Achilles answered: "I would not do anything that displeases you. Nevertheless I will make no end of slaying the Trojans till they have made their way into the city, or till I have come face to face with Hector, and either slay him or be slain, as the gods may please."

Then Achilles turned again to the Trojans and slew still more of them. Then the river rose up against Achilles with all [269] his might, and beat upon his shield, so that he could not stand upon his feet. He caught hold, therefore, of a lime tree that grew upon the bank; but the tree broke away from its place with all its roots, and lay across the river and stopped it from flowing, for it had many branches. Then Achilles was afraid, and climbed out of the water, and ran across the plain; but the River still followed him, for it wished to hinder him from destroying the men of Troy. For the Trojans were dear to the River because they honoured him with sacrifices. And though he was very swift of foot, yet it overtook him, for, indeed, the gods are mightier than men; and when he tried to stand up against it, it rushed upon him with a great wave upon his shoulders, and bowed his knees under him. Then Achilles lifted up his hands to heaven and cried: "Will no one of the gods have pity upon me and help me? Surely it would be better that Hector should slay me, for he is the bravest of men. This were better than that I should perish miserably as a boy whom a storm sweeps [270] away when he is herding his cattle on the plain."

But the River raged yet more and more and he called to another river his brother, for there were two that flowed across the plains of Troy, saying: "Brother, let us two stay the fury of this man, or he will surely destroy the city of Priam, which is dear to us. Fill your stream to the highest, and bring against him a great wave, with trunks of trees and bodies of men whom he has slain. So we will sweep him away, and his people will have no need to heap up a mound of earth over his bones, for we will cover him with sand."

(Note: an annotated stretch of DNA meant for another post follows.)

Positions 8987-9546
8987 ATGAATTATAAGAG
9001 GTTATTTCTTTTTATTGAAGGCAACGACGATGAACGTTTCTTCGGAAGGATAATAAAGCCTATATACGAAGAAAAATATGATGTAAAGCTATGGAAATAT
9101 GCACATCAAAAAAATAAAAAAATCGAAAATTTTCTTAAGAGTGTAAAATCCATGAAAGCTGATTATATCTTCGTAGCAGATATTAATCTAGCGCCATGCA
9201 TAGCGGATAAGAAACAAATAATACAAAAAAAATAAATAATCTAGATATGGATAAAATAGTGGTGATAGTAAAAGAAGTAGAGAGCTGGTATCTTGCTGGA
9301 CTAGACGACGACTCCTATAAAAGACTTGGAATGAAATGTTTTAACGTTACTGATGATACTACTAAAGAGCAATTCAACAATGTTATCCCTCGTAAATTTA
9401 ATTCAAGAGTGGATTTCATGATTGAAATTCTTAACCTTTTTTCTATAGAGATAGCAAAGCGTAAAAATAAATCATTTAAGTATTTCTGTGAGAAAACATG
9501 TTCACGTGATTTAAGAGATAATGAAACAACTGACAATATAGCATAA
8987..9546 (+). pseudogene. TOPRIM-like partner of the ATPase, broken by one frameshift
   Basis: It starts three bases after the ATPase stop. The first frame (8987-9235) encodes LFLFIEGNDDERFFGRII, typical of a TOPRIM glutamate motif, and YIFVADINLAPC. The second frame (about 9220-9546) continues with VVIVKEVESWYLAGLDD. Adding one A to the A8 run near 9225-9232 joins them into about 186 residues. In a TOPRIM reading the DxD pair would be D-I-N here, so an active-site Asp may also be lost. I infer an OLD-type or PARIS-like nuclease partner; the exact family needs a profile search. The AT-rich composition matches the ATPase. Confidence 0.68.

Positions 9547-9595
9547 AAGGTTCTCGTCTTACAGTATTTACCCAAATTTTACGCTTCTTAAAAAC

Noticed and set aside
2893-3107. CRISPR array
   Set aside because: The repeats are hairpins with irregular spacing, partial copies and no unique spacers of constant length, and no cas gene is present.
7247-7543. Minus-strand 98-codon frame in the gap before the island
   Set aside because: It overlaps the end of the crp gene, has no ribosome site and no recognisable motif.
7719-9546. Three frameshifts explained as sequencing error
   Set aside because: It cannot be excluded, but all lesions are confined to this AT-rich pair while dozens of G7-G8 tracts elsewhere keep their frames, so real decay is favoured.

[Illustration]

THE GODS DESCENDING TO BATTLE

But when Hera saw this, she cried to the Fire-god, her son: "Come near and help us, and bring much fire with you, and burn the trees upon the bank of the river, yea, and the river itself."

So the Fire-god lit a great fire. First it burnt all the dead bodies on the plain; next it burnt all the trees that were on the banks of the river, the limes and the willows and the tamarisks; also it burnt the water-plants that were in the river; the very [271] fishes and eels it scorched, so that they twisted hither and thither in their pain. Then the River cried to the Fire-god: "Cease now from burning me; Achilles may do what he will with the Trojans. What do I care for mortal men?" So the Fire-god ceased from burning him, and the river troubled Achilles no more.